The constitution provides for freedom of speech and press, but the government restricted these rights.
Freedom of Speech: President Correa and his government continued verbal and legal attacks against the press during the year. The president regularly stated that the press was his “biggest enemy.” During his weekly television and radio address, the president continued to encourage government officials and private individuals to bring cases against the media, which led to increased media self-censorship. Government officials, in their capacity as “private citizens,” sometimes brought lawsuits against the media. NGOs and international human rights organizations continued to express concerns regarding criminalizing speech and the chilling effect that lawsuits had on many journalists.
Generally, individuals could criticize the government publicly or privately without reprisal, although a new communications law passed in June restricted the open space for criticism. This new law creates new regulatory bodies with the power to monitor and discipline the media through a combination of legal and administrative sanctions. According to Human Rights Watch, the law “seriously undermines free speech” and limits freedom of expression. Independent of this law, it is illegal to threaten or insult the president or executive branch, and penalties for violators range from six months to two years imprisonment or a fine from $16 to $77.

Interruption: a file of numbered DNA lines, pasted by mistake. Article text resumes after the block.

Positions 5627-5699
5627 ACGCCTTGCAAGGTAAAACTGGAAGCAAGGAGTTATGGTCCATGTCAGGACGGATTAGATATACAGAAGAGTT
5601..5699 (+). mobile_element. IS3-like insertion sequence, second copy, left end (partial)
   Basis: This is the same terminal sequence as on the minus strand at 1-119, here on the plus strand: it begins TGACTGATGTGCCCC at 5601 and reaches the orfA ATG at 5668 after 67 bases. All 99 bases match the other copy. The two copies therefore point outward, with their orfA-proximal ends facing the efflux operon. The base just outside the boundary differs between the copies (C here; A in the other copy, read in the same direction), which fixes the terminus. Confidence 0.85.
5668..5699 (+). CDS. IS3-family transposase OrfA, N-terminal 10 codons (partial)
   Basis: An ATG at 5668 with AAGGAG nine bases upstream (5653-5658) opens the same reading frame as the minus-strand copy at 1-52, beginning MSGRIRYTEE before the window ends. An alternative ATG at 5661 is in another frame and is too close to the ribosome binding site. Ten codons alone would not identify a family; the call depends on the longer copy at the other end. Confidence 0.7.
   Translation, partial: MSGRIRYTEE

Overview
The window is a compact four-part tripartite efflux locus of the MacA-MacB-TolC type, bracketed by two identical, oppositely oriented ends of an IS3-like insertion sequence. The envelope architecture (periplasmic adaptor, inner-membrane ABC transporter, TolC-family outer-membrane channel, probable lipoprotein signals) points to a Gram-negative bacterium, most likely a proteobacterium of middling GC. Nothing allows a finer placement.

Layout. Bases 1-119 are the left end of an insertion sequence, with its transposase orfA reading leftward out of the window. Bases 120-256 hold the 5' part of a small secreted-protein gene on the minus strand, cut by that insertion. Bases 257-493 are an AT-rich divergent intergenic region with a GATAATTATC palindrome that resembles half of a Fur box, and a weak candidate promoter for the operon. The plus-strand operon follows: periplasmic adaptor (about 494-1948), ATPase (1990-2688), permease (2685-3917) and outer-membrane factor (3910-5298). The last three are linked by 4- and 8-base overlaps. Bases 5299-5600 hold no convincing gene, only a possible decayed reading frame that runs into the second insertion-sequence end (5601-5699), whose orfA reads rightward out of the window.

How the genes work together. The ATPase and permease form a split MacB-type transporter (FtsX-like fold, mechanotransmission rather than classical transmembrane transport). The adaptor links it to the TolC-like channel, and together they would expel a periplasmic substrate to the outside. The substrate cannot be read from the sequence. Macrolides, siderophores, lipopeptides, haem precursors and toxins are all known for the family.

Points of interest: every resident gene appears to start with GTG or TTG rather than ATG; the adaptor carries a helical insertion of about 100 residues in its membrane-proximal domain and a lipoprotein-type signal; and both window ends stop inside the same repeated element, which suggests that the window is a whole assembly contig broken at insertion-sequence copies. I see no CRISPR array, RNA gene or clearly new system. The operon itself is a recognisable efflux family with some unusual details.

Press Freedoms: The independent media generally remained active and expressed a wide variety of views, including those critical of the government. Freedom House downgraded its evaluation of the country from “partly free” in 2012 to “not free” in 2013, noting a dramatic drop in press freedom over the last five years. The government owned or operated at least 21 media stations and one newspaper and used its extensive advertising budget to influence public debate. The law mandates the broadcast of messages and reports by the president and his cabinet free of charge. The government increasingly required media stations to broadcast statements by the president and other leaders, thereby reducing the stations’ private paid programming. The Special Rapporteur’s Office of the Inter-American Commission on Human Rights (IACHR) expressed concern that the excessive frequency of such mechanisms prevented media outlets from choosing what information to disseminate as part of their exercise of free speech. The Special Rapporteur’s Office stated, “If these broadcasts are issued too frequently, the consequence will be that the nonofficial media will be transmitting the State’s official message permanently, to the detriment of their own editorial line.”